Rowers In Quest For Speed

The challenge that faces Roger Barrow, South Africa’s national rowing coach, and his rowers while they are preparing for the 2016 Olympic Games in Rio is an unrelenting quest for speed.  South Africa has qualified four boats (the men’s and women’s lightweight double sculls and the men’s and women’s pairs) for the Games and there is still a chance of maybe also qualifying a boat in the men’s fours.  Barrow (Tuks/HPC) is not only a hard taskmaster but an absolute perfectionist as well.

According to him the hard work only really starts after having qualified the four crews.  Barrow says:  ‘My goal has never been to get a big participation at the Games.  My goal as coach is to make sure the boats we have qualified are very fast by the time the Games start so that they will all have realistic chances to medal.’  Not believing in leaving anything to fate Barrow and the ten top rowers went to train in Rio for ten days.

They returned last week and are now in Lesotho for the first of four high altitude camps there.  He says:  ‘The idea of going to Rio was to give the rowers an opportunity to familiarise themselves with the Olympic surroundings so that they know where everything is and what the food is like.  We monitored the effect jetlag had on them and we also monitored their heartrates, lactate levels, etcetera, while they were training at sea-level.’  Kirsten McCann and Ursula Grobler, who won a bronze medal in the lightweight women’s pairs at the World Championships in Auguebelette, France, said they were grateful for the opportunity because it gave them a chance to familiarize themselves with Rio.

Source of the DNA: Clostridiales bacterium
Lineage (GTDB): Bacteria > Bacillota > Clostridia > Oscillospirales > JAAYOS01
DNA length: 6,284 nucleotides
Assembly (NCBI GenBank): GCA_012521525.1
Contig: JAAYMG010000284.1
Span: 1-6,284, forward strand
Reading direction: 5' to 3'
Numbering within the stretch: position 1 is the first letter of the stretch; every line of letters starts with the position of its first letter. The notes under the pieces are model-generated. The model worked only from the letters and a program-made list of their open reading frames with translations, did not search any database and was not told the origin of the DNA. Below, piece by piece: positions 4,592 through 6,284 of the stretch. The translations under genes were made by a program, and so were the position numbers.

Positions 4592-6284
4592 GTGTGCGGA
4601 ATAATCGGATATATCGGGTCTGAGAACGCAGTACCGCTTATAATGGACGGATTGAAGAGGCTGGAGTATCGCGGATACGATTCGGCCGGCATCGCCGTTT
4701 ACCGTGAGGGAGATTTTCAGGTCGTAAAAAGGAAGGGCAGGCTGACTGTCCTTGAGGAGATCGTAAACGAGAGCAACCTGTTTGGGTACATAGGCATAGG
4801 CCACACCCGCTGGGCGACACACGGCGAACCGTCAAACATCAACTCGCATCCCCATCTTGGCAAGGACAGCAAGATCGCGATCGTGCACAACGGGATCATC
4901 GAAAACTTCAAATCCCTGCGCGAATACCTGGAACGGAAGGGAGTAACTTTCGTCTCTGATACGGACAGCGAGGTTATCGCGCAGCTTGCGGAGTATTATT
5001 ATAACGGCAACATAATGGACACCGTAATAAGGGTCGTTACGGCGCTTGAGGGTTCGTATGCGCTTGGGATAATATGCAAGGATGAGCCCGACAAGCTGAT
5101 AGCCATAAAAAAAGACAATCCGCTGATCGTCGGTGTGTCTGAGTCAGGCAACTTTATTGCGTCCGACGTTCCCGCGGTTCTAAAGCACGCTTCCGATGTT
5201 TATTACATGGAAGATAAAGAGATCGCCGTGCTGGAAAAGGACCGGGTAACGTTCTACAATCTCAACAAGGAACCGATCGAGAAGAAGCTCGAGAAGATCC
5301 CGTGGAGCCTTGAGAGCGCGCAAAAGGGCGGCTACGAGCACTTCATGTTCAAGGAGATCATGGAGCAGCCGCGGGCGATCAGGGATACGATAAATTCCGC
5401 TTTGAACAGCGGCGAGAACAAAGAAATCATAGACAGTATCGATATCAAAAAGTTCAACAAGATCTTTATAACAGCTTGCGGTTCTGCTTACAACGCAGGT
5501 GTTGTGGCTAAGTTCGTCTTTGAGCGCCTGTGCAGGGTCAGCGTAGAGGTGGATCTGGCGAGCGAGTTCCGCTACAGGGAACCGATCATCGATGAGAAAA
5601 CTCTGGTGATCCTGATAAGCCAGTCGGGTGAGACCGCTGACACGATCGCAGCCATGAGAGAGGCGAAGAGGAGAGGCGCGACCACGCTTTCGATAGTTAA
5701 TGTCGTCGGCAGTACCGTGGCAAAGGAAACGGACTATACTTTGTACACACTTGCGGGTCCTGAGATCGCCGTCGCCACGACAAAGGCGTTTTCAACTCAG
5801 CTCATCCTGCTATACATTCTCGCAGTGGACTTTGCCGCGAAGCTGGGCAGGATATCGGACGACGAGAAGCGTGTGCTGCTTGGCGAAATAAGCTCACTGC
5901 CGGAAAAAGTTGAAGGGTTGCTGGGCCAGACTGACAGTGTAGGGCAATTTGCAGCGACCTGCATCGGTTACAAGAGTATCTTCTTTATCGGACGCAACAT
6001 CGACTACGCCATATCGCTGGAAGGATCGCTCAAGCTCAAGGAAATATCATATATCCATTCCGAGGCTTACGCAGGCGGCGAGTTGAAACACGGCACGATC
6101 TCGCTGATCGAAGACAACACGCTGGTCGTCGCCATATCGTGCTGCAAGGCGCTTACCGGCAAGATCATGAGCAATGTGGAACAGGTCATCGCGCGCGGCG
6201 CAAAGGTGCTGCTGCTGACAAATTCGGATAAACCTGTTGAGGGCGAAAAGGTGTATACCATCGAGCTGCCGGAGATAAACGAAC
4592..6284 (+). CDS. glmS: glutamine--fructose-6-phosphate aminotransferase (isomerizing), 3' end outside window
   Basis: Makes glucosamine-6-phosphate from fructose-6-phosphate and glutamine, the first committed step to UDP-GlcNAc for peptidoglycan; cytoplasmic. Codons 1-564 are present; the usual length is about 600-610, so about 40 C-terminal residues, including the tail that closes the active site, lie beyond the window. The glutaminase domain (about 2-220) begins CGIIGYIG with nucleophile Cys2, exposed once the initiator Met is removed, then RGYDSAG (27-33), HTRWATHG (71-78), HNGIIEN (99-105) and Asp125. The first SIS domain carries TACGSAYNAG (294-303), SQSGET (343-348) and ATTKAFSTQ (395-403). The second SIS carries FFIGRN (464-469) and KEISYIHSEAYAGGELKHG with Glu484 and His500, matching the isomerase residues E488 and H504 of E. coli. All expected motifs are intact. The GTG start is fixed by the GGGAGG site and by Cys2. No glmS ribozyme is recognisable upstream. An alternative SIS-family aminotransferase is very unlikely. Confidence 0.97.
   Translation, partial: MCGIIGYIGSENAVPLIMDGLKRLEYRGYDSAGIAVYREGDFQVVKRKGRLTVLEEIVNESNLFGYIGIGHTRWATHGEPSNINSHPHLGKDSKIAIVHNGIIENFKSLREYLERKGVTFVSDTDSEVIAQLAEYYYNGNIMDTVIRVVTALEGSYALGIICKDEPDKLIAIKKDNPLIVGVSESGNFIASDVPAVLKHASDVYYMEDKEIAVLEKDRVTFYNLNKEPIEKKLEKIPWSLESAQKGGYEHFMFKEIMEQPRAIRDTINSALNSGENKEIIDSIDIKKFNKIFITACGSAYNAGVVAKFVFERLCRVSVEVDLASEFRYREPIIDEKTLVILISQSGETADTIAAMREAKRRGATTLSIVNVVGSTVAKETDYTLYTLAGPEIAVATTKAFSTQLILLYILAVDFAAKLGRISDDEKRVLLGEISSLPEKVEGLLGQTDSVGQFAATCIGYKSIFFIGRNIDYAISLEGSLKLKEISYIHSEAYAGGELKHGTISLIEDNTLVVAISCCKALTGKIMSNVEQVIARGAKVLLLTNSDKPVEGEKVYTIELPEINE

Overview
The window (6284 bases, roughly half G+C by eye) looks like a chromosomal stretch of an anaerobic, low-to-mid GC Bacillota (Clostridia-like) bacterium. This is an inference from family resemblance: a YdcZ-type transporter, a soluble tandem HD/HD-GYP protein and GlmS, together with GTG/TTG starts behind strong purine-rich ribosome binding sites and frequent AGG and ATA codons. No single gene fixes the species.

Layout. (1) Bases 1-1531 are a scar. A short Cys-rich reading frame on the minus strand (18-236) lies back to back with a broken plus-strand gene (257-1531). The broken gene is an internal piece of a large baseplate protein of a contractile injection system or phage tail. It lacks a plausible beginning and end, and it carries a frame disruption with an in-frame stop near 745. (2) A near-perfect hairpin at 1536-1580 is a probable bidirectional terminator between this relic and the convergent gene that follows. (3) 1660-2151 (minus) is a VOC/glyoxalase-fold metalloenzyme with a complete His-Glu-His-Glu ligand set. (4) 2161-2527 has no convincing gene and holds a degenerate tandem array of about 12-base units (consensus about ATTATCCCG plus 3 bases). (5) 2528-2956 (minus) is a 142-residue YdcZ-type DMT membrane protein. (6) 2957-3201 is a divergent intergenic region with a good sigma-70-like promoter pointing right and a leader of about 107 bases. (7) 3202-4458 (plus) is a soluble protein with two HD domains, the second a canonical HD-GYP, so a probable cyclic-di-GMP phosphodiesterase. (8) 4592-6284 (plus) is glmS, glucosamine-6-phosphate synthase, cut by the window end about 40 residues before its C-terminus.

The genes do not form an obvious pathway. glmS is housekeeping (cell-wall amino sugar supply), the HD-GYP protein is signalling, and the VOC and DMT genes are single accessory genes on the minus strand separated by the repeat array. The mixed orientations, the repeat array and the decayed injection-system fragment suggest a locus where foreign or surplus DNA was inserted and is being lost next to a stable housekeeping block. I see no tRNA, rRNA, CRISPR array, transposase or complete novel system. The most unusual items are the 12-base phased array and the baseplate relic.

A definite highlight was their hiking trips up the Sugarloaf Mountain and to the Christ the Redeemer statue.  McCann described the hikes as surprisingly strenuous.  Barrow says:  ‘People probably think it is just a nice little walk to get to the top but it is pretty intense.  If you are not fit you won’t cope.  I am glad we did it because now we are able to tick it off our to-do list and just focus on being at our best in the boat.’  

On 22 May the men’s fours will have an opportunity to try to qualify for the Games.  At the moment it is not a forgone conclusion which rowers will be part of the four men crew.  Barrow says:  ‘Shaun Keeling, David Hunt, Sizwe Ndlovu, Lawrence Brittain, Vince Breet and Jonty Smith are all battling it out to be in the men’s pair crew because that is the boat that has already qualified.  This competition is good because the more they push each other the faster the men’s pair boat will eventually be.  The ultimate would to have three very fast men’s pair combinations because then we will have a fast men’s pair combination as well as a fast four’s crew.’

Barrow finds it encouraging that all his crews are clocking faster times now than they did at the same time last year.  

Photo credit: Roger Barrow